“People were handing out fake vaccination cards outside the Capitol just 10 days ago, but I think overwhelmingly the people of Connecticut have done the right thing,” he said. “I like to think people know what the rules are and they’ll follow them. It’s about them but it’s also about the people they’re in contact with every day.”

Lamont also announced that on June 1, customer-facing state government offices are going to be fully open in person, including the Department of Social Services, Department of Labor and the Department of Motor Vehicles. These offices will be asking people to wear masks when they come in.

Anyone can call and request the state’s mobile vaccination vans, the governor’s Chief Operating Officer Josh Geballe said. Lamont suggested that for fairs, parades, concerts and events at beaches, workplaces and schools, for instance, people submit a request for mobile vans at ct.gov/covidvaccine/vaxvans.

According to the governor’s office, about 170,000 kids 12 to 15 years old are eligible to be vaccinated in the state. Dr. Jody Terranova, assistant professor in the Department of Pediatrics at the University of Connecticut School of Medicine, said children are susceptible to COVID-19 infection. She implored parents to get their 12- to 15-year-olds vaccinated, while noting that children feel vaccine side effects similar to adults, such as fatigue, fever or headaches for a short period of time.

Terranova said she thinks unvaccinated children should still wear masks in school for the time being. Lamont agreed.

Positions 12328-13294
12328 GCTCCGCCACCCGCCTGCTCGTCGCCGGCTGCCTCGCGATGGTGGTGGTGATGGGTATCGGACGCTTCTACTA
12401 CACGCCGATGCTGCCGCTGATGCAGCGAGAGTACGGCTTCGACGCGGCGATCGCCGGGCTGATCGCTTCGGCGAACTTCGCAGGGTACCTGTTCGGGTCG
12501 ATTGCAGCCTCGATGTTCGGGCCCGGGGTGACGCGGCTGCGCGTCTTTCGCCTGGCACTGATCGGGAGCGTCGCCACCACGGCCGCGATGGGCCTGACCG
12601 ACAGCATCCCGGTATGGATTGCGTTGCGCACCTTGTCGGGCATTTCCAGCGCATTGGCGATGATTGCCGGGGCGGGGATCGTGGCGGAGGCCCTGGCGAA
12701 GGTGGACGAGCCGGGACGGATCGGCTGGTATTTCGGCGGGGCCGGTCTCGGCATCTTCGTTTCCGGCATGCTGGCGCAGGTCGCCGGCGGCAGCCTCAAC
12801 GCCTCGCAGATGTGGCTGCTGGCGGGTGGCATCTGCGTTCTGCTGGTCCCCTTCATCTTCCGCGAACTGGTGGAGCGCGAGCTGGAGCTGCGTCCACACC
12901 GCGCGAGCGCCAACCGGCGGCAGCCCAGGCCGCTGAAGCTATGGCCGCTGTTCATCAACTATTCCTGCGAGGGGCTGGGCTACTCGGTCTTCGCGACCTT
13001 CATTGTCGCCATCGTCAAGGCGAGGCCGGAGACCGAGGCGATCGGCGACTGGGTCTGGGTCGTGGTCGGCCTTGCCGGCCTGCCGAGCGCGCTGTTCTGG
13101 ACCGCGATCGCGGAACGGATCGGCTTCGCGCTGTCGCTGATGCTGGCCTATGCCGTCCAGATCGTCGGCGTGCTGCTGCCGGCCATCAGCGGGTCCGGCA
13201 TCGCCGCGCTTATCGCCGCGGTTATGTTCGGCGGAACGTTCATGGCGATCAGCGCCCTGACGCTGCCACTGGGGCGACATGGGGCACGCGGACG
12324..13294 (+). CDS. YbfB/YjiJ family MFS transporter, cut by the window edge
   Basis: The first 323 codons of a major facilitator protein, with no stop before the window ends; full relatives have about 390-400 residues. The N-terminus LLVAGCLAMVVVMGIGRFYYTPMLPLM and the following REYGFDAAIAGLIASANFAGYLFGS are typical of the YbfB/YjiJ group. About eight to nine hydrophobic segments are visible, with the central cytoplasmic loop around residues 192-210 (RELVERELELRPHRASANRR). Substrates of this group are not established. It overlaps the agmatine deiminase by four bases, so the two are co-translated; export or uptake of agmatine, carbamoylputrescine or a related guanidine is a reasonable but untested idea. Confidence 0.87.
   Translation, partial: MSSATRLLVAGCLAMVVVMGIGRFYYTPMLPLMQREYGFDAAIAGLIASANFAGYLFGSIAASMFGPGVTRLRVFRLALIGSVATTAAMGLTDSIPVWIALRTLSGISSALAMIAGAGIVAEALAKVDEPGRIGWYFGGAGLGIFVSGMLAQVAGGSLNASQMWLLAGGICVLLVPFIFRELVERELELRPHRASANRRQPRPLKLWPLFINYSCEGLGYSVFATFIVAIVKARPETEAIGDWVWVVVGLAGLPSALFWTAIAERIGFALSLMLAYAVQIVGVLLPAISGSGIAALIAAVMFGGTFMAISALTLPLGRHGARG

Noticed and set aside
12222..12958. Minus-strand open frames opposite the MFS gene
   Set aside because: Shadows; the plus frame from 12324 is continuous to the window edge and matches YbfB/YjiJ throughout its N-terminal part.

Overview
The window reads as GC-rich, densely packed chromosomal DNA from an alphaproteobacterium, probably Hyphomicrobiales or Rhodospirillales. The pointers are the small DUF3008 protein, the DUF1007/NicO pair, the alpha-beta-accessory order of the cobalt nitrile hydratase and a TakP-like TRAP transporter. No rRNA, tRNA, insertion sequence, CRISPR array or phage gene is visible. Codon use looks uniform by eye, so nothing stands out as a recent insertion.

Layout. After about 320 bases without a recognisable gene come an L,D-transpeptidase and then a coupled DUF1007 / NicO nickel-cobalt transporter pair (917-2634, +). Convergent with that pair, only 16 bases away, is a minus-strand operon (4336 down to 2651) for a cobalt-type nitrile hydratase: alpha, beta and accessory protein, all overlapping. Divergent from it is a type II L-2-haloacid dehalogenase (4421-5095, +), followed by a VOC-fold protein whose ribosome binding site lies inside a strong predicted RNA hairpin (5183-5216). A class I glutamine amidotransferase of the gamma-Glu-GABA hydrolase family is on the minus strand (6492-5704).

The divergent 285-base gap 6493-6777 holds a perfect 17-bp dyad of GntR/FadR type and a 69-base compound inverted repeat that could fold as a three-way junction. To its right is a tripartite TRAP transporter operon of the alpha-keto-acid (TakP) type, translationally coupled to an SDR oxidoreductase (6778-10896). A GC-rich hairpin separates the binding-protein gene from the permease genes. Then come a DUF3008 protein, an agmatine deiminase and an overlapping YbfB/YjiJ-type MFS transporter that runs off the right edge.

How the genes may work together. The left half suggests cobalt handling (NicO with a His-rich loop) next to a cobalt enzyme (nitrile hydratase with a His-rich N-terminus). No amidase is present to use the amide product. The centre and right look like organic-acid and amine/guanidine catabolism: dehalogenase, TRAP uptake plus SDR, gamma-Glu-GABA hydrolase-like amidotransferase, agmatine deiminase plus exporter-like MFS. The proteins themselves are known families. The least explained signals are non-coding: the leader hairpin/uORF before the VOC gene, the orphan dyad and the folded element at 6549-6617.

“My feeling is that between now and, say, June 20th, or whenever the schools let out, we’re not going to have enough of the kids vaccinated,” Lamont said. “I would say they’re going to continue to wear the mask through the end of this school year. I’d like to think by the fall, we’ve got the vast majority of our kids vaccinated, and it won’t be necessary.”

Updated COVID-19 statistics

The state’s latest vaccination numbers show that a total of 3,482,860 doses have been administered, with 1,618,266 people fully vaccinated and 1,987,211 first doses administered.

In Connecticut on Thursday, 471 new COVID-19 cases were detected among 29,973 tests in the prior 24 hours, a positivity rate of 1.57%. Related hospitalizations decreased by 21 to 222, while seven additional deaths pushed the state’s toll since the pandemic began in March 2020 to 8,168.

New London County has had 22,278 total cases and 445 deaths so far, meaning the county has reported one additional death in the past week. The county had 20 people hospitalized with the disease on Thursday.

According to the state Department of Public Health’s COVID-19 alert map, 26 of 169 Connecticut municipalities are in the red zone level, which indicates case rates during the last two weeks exceeding 15 per 100,000 population. New London, North Stonington, Norwich and Sprague were included in the red zone.

s.spinella@theday.com